Now I tag . . . anyone brave enough to list their favorite Christmas CDs.

Saturday, December 06, 2008

Contemplating Vandalism

Fewer giant inflated structures seem to be around this year, for which we can all rejoice, whether it's because the fad is passing or because times are too tight to pay for the blowers. Passing a giant inflated Homer Simpson dressed as Santa really strained my belief in the Common Man.

However, this neighborhood sight has been distressing me for two years now. It's actually rather quaint and folksy and would be charming (and much better than inflated Homers) if it weren't for the eyes. Apparently it was designed by some basement recluse who had never looked a human being in the eyes and therefore envisioned pupils as tiny pinpricks. The result: Mary and Joseph the zombies.

A quick moment with a Sharpie marker ought to solve the problem, converting it into a charming bit of folk art. Would I be justified? Should I wait until the snow melts?

Friday, December 05, 2008

Seven Quick Takes Friday

1. I now have two mei tais, so I can go outside with both babies. The sequence of getting coats on, babies tied on, mittens and zippers on big kids (at some point when still able to bend over), and all fast enough so no one overheats in their coats (me particularly) is mind-boggling. I should have it figured out by spring.

I need a picture of it, but it's a little much to add to pull out a camera on top of everything.

2. DOB is afraid this will be misconstrued, so don't misconstrue it. We have not been sleeping well because of babies having colds. So one night this week we fell asleep with D3 still in bed with us. At about 3 in the morning we heard the familiar noise of someone wanting help on the potty. And experienced the unfamiliar sensation of being on the Wrong Sides of the bed, D3 still peacefully slumbering between us. Apparently we had decided to play Musical Chairs in our sleep because just lying still and resting was too dull.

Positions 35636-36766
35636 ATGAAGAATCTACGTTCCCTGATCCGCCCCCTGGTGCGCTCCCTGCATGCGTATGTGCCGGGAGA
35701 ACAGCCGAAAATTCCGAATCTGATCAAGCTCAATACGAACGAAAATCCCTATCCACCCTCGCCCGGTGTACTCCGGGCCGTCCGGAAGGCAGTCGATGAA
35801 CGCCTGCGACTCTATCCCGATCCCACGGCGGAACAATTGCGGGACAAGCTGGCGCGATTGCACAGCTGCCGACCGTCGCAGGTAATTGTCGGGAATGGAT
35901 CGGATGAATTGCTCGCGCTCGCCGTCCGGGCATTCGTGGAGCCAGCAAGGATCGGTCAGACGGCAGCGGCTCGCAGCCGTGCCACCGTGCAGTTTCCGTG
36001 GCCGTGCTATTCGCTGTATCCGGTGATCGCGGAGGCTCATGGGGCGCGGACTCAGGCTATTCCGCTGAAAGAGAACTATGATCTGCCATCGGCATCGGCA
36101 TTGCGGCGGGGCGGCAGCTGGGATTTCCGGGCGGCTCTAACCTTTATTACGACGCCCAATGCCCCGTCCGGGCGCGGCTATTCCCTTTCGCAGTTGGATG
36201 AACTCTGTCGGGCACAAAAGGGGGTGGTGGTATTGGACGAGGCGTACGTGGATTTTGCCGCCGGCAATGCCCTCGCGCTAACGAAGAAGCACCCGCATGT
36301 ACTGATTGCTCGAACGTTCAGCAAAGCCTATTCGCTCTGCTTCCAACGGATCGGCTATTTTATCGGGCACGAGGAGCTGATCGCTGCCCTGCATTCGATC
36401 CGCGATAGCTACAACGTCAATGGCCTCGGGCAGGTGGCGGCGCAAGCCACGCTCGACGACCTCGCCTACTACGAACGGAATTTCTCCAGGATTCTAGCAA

3. Do you listen to Christmas music in foreign languages of unfamiliar tunes? I do (medieval Hungarian right now), but then I wonder why, because it doesn't sound very Christmasy. It does explain why I can continue to count Grunt as a Christmas CD. At least I can be assured the CD will not contain "Rockin' Around the Christmas Tree" or "The Little Drummer Boy."

4. We taught the kids to play Yahtzee last week and D2 got three yahtzees. He now has a warped view of the game.

5. The babies napped for an hour and a half yesterday morning. Today they napped for forty-five minutes. They are very cranky. They are also dancing around the edge of being able to make it to 8:00 without needing an evening nap, but they are not quite there so yesterday evening they were very, very, very cranky, too. Infancy is just one new problem after another, best enjoyed in retrospect or in other people's children.

That sounded terrible. Really, they're very sweet babies and I love having babies. Or at least that's what I remember when I don't have babies.

6. After a month or more of using the baking soda and vinegar regime instead of shampoo, it's 18 degrees outside and dry and my hair is not frizzing. This has never happened before. I'm impressed. How many things save you time, money, weird chemical exposure, and make your hair look better at the same time?